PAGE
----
A Not So Benign New Century: Conventional Security Challenges to Canadian Interests
Delvoie, Louis A., International Journal
THE TERRORIST ATTACKS AGAINST THE UNITED STATES in September 2001 led the Canadian government to pay renewed attention to the security of the country and its citizens. Whether to provide enhanced protection to Canadians or to assuage concerns in Washington, the government moved rapidly to improve security at airports and border crossings, to broaden the powers of police and intelligence agencies, to tighten laws governing immigration and refugee flows, and to stockpile antidotes to a variety of biological warfare agents. All of these measures were aimed at combating what were traditionally referred to as 'unconventional' security threats but are now often called 'asymmetrical' threats. They do not, however, significantly improve Canada's ability to confront enduring or emerging 'conventional' security challenges to its interests, rooted in political instability or interstate conflicts in many areas of the world.
Throughout the years of the cold war, Canada's international security policy was reasonably well focused and had a fair degree of coherence, largely because there was an identified adversary, the Soviet Union, and a well understood threat, a global nuclear war resulting from a military confrontation between the two superpowers. With the end of the cold war and the demise of the Soviet Union, the adversary and the quasi-existential threat both disappeared.
Like most Western countries, Canada experienced considerable difficulties in adjusting its international security policy to the new realities of the 1990s. By the middle of that decade, the government decided to adopt a security policy that gave pride of place to the so-called human security agenda on the grounds that 'serious long term challenges are posed by environmental, demographic, health and development issues around the globe' and that the best response to those challenges was to be found in 'the promotion of democracy and good governance, of human rights and the rule of law, and of prosperity through sustainable development.'(1) In pursuit of this new policy orientation, the Canadian government launched a variety of initiatives, which generally garnered strong domestic support and widespread international attention, positive and negative.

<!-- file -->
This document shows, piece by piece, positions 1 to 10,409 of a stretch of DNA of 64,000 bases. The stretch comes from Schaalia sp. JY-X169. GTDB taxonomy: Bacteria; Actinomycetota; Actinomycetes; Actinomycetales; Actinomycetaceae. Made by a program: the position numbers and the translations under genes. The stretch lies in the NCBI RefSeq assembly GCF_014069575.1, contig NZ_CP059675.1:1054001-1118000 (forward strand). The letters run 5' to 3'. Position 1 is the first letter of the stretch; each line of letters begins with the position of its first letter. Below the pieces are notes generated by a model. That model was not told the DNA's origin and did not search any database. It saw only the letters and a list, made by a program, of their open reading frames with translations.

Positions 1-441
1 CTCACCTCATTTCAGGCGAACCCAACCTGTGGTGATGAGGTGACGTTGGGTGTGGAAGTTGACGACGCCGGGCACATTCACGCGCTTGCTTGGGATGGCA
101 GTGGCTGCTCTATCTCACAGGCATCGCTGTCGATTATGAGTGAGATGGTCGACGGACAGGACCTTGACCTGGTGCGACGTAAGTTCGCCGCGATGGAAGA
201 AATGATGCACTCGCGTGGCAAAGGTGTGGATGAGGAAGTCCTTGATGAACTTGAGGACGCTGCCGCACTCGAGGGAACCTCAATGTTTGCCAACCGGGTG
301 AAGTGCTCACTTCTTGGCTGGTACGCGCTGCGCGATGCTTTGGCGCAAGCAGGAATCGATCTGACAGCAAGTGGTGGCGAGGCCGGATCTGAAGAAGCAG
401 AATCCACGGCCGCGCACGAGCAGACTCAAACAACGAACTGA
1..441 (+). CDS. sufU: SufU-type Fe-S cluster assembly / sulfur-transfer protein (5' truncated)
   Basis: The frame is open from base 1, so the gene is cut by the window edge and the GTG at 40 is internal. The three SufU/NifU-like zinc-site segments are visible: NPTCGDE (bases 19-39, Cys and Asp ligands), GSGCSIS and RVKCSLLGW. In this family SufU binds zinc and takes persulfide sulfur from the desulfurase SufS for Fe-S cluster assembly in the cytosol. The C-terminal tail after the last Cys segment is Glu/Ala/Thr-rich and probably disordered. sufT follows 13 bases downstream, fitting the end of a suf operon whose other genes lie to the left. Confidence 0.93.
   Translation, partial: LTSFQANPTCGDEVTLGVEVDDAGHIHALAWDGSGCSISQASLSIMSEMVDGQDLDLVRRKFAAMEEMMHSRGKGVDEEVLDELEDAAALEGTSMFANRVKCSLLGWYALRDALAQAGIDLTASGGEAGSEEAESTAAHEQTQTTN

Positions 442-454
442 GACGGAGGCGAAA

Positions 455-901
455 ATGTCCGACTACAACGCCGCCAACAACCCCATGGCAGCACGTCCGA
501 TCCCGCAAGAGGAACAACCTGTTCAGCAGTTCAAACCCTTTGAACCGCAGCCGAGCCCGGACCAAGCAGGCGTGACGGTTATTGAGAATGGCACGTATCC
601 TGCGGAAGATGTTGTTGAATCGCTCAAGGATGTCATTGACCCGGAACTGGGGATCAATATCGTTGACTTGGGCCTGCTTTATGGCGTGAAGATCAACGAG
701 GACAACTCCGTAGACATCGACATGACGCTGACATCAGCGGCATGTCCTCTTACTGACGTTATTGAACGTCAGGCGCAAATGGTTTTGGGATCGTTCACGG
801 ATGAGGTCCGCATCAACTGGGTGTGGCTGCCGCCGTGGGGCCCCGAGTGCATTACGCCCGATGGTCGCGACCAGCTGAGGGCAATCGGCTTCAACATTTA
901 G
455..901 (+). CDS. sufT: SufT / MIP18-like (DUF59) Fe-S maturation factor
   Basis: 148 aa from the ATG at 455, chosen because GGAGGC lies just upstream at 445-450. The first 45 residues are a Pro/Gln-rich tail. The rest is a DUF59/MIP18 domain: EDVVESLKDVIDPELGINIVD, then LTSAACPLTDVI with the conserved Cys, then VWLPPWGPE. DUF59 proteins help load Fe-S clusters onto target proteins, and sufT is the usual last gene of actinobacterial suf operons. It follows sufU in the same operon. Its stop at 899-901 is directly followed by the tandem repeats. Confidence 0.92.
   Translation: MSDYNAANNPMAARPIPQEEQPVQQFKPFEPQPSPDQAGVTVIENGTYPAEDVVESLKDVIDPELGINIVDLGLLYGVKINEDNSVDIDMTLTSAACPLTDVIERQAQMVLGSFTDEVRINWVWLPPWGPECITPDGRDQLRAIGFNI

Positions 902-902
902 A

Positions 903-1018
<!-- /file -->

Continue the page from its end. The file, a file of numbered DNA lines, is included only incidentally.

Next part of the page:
Whatever the merits of the new emphasis in Canadian security policy, and they are debatable,(2) one of its by-products is a steadily diminishing attention by policy-makers to more traditional security challenges to Canada's political, security, economic, and social interests worldwide. This is not to suggest a lack of awareness of these issues within the Canadian government system (as the Department of National Defence's excellent annual Strategic Overview makes clear(3)), but rather that they have not been given the attention they deserve by Canada's political leadership. A good part of the evidence for this is to be found not only in the statements and actions of Canadian political leaders, but also in the steady erosion throughout the 1990s of the diplomatic, military, and financial resources Canada would need to address these issues seriously.(4)
This article attempts to identify and examine a few of the major long-term international security challenges to Canadian national interests and suggests in general terms some of the capabilities Canada will need to address these challenges in co-operation with its allies and other like-minded countries.
RUSSIA AND IS NEIGHBOURHOOD
In the cold war era, Soviet strength was the primary concern of the West; in the post-cold war era, it should be Russia's weakness. The collapse of the Soviet system left in its wake a Russia beset with formidable problems, most of which have grown worse in the intervening years. The central government is corroded by cronyism, corruption, and organized crime and is daily faced with challenges to its authority from a variety of centrifugal forces. The economy is in a lamentable state: Russia's gross domestic product is smaller than that of Sweden, a country of only nine million people, and its per capita GDP is less than half that of Malaysia. …